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The Role of Herpes Simplex Virus Type 2 and Other Genital Infections in the Acquisition of HIV-1 among High-Risk Women in Northern Tanzania
Saidi H. Kapiga, Noel E. Sam, Heejung Bang, Quanhong Ni, Trong T. H. Ao, Ireen Kiwelu, Sarah Chiduo, Uzodinma Ndibe, George Seage III, Paul Coplan, John Shao, Zeda F. Rosenberg and Max Essex
The Journal of Infectious Diseases
Vol. 195, No. 9 (May 1, 2007), pp. 1260-1269
Published by: Oxford University Press
Stable URL: http://www.jstor.org/stable/30087031
Page Count: 10
You can always find the topics here!Topics: HIV 1, Infections, Human herpesvirus 2, Disease risks, Genitalia, Sexually transmitted diseases, Predisposing factors, Bacterial vaginosis, Flora, Condoms
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Background. We examined the role of herpes simplex virus type 2 (HSV-2) and other genital infections on human immunodeficiency virus type 1 (HIV-1) incidence in a cohort study conducted between 2002 and 2005 among female bar/hotel workers in Moshi, Tanzania. Methods. At baseline and every 3 months thereafter, participants were interviewed, and blood and genital samples were collected. Predictors of HIV-1 incidence were evaluated using a Cox proportional hazards regression model. Results. Of 845 women who were HIV-1 seronegative at baseline, 689 (81.5%) were monitored in the study for a total of 698.6 person-years at risk (PYARs). The overall HIV-1 incidence was 4.6/100 PYARs (95% confidence interval [CI], 3.0-6.2/100 PYARs), and condom use was very low. After adjustment for other risk factors, the risk of HIV-1 was increased among women with HSV-2 at baseline (hazard ratio [HR], 4.3 [95% CI, 1.5-12.4]) and in those who acquired HSV-2 during the study period (HR, 5.5 [95% CI, 1.2-25.4]). Other independent predictors of HIV-1 were baseline chlamydial infection (HR, 5.2), bacterial vaginosis (HR, 2.1), and the occurrence of genital ulcers (HR, 2.7). Conclusion. HSV-2 and other genital infections were the most important risk factors for HIV-1. Control of these infections could help to reduce HIV-1 incidence in this population.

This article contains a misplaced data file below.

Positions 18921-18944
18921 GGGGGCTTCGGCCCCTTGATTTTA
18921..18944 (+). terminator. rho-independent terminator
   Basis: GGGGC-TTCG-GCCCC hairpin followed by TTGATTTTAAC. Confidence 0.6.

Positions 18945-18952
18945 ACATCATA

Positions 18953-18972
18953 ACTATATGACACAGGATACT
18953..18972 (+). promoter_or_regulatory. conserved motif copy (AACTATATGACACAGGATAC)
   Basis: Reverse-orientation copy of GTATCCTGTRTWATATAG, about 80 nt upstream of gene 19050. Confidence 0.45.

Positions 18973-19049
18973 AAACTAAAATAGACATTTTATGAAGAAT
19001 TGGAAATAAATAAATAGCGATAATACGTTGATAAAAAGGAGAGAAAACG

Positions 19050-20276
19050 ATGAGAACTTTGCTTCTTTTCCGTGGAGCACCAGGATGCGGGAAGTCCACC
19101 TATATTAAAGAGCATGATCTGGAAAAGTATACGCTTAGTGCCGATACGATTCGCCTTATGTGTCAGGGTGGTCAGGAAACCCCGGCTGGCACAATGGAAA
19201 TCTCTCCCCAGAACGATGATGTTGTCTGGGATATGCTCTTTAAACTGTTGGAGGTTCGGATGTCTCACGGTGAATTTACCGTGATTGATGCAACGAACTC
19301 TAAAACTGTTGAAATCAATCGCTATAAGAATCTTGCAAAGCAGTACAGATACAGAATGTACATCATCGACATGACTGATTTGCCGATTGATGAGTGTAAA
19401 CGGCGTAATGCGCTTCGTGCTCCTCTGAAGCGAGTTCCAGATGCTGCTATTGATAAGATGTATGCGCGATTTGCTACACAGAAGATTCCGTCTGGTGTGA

The Journal of Infectious Diseases © 2007 Oxford University Press